Founder/CEO CWSEAPA PLLC
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What Clients Should Know About Opportunity Zone Funds

Jun 6th 2019
Founder/CEO CWSEAPA PLLC
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Opportunity Zone Funds
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Judging from all of the clarifications and guidance issued by the IRS in regards to several laws enacted by the TCJA, it is apparent that the new tax law was hastily drafted. Outside of all the proposed and official guidance issued in an attempt to clarify the IRC §199A deduction, the IRS has issued clarifications and guidance in regards to Qualified Opportunity Zone (OZ) Funds.

Background

Investment in OZs is nothing new. When it was first enacted, the goal was the gentrification of areas that were considered to be dilapidated. These areas were determined by the federal government, which deemed these areas Empowerment Zones. The goal was to have businesses invest in these areas and employ the population. The incentives for these companies to invest were tax credits for building as well as credits for hiring the people who lived there.

Before the passage of the TCJA, business owners selling the assets of their company and real estate investors, as well as anyone else involved in an income-producing endeavor, were allowed to defer capital gains taxes upon sale through an IRC §1031 Exchange, referred to as a like-kind exchange. However, the TCJA changed the law and only allowed a 1031 for real estate.

The TCJA

The TCJA allowed a provision for anyone who received a capital gain to not only defer it but also eliminate it, whether it came from selling business assets or securities.

How can these gains be avoided? Well, 180 days after the capital gain occurred, the taxpayer can either start their own OZ or invest in an OZ Fund. They must invest in at least 90 percent of the Qualified Opportunity property.

A whole host of IRS regulations followed; however, in April 2019, temporary regulations by the IRS superseded the prior ones. REG-120186-18 gave further guidance. Before it was issued, it was only clear that an OZ Fund interest that threw off the sought-after tax benefits could be acquired via a contribution of cash to an OZ Fund. Now, the 2019 proposed regulations also allow an investor to acquire OZ Fund interests for a (non-cash) property contribution and by secondary purchase from other persons (e.g., an intermediary or an early stage, seed or bridge-capital investor). For OZ Fund interests acquired by a cash contribution or secondary cash purchase, the 2019 proposed regulations naturally treat the amount of such cash as the amount of the investor’s OZ Fund investment.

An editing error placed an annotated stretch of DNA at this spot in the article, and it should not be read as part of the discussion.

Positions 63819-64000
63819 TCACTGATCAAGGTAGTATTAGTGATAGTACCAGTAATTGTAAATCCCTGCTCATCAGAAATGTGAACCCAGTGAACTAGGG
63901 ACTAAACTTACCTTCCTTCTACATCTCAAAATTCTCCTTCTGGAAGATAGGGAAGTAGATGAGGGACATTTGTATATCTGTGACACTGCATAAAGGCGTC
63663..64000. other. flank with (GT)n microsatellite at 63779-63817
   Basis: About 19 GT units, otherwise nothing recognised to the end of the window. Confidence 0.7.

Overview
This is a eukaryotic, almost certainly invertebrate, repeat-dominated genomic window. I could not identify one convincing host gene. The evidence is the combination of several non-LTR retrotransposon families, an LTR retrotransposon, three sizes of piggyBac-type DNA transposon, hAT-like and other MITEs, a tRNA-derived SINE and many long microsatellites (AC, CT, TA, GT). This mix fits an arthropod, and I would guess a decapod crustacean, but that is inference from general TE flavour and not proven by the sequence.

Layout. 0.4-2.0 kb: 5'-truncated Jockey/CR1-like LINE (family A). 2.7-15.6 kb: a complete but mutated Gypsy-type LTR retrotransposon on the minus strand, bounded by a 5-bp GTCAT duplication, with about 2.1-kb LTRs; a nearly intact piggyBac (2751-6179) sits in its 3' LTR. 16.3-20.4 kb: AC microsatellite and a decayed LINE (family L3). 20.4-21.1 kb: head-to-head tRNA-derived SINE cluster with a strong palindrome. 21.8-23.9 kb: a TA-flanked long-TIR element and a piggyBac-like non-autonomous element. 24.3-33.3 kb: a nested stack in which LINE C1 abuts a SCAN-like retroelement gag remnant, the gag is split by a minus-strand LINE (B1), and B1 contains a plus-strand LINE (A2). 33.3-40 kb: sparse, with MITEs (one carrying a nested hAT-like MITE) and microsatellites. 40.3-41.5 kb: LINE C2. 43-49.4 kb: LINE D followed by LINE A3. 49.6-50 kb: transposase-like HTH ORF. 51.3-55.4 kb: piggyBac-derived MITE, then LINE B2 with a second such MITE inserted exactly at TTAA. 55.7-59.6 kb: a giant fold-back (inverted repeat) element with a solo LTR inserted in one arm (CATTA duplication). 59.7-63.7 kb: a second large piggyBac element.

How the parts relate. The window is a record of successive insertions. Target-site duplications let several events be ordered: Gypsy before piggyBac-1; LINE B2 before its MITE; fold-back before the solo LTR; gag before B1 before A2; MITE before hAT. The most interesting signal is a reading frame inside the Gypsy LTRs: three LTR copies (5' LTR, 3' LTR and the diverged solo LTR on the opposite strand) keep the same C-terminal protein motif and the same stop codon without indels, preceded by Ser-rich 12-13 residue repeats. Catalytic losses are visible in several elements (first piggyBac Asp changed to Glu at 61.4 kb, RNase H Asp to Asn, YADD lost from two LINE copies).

For OZ Fund interests acquired by property contributions, the investment amount will depend on whether the interests were acquired in a taxable or non-taxable manner.

For the former, the investment amount is the fair market value of such property (and any gain arising from such a taxable transaction is not eligible for deferral under the OZ regime). For interests acquired in a non-recognition transaction, the investment amount is the lesser of the adjusted basis of the property contributed or the fair market value of the OZ Fund interest received (which often will equal the adjusted basis or fair market value of the property given up in the non-recognition exchange). If the fair market value exceeds the investor’s adjusted basis, such excess is a separate investment in the OZ Fund and is not eligible for the related tax benefits.

Master Funds

Prior to 2019, the proposed regulations allowed a Master Fund. And before the proposed regulations on Qualified Zone Funds (QZFs), each was required to set up a new entity for each investment. However, the 2019 proposed regulations now allow fund managers to form one aggregating vehicle as the OZ Fund to make different OZ qualifying investments without the need to form a separate fund for each investment. It also would allow the fund manager to control dispositions without the need for investor cooperation on the sale.

Finally, the proposed regulations state that if the QZF uses debt to finance the project and the debt is distributed, the proceeds can be taxable.

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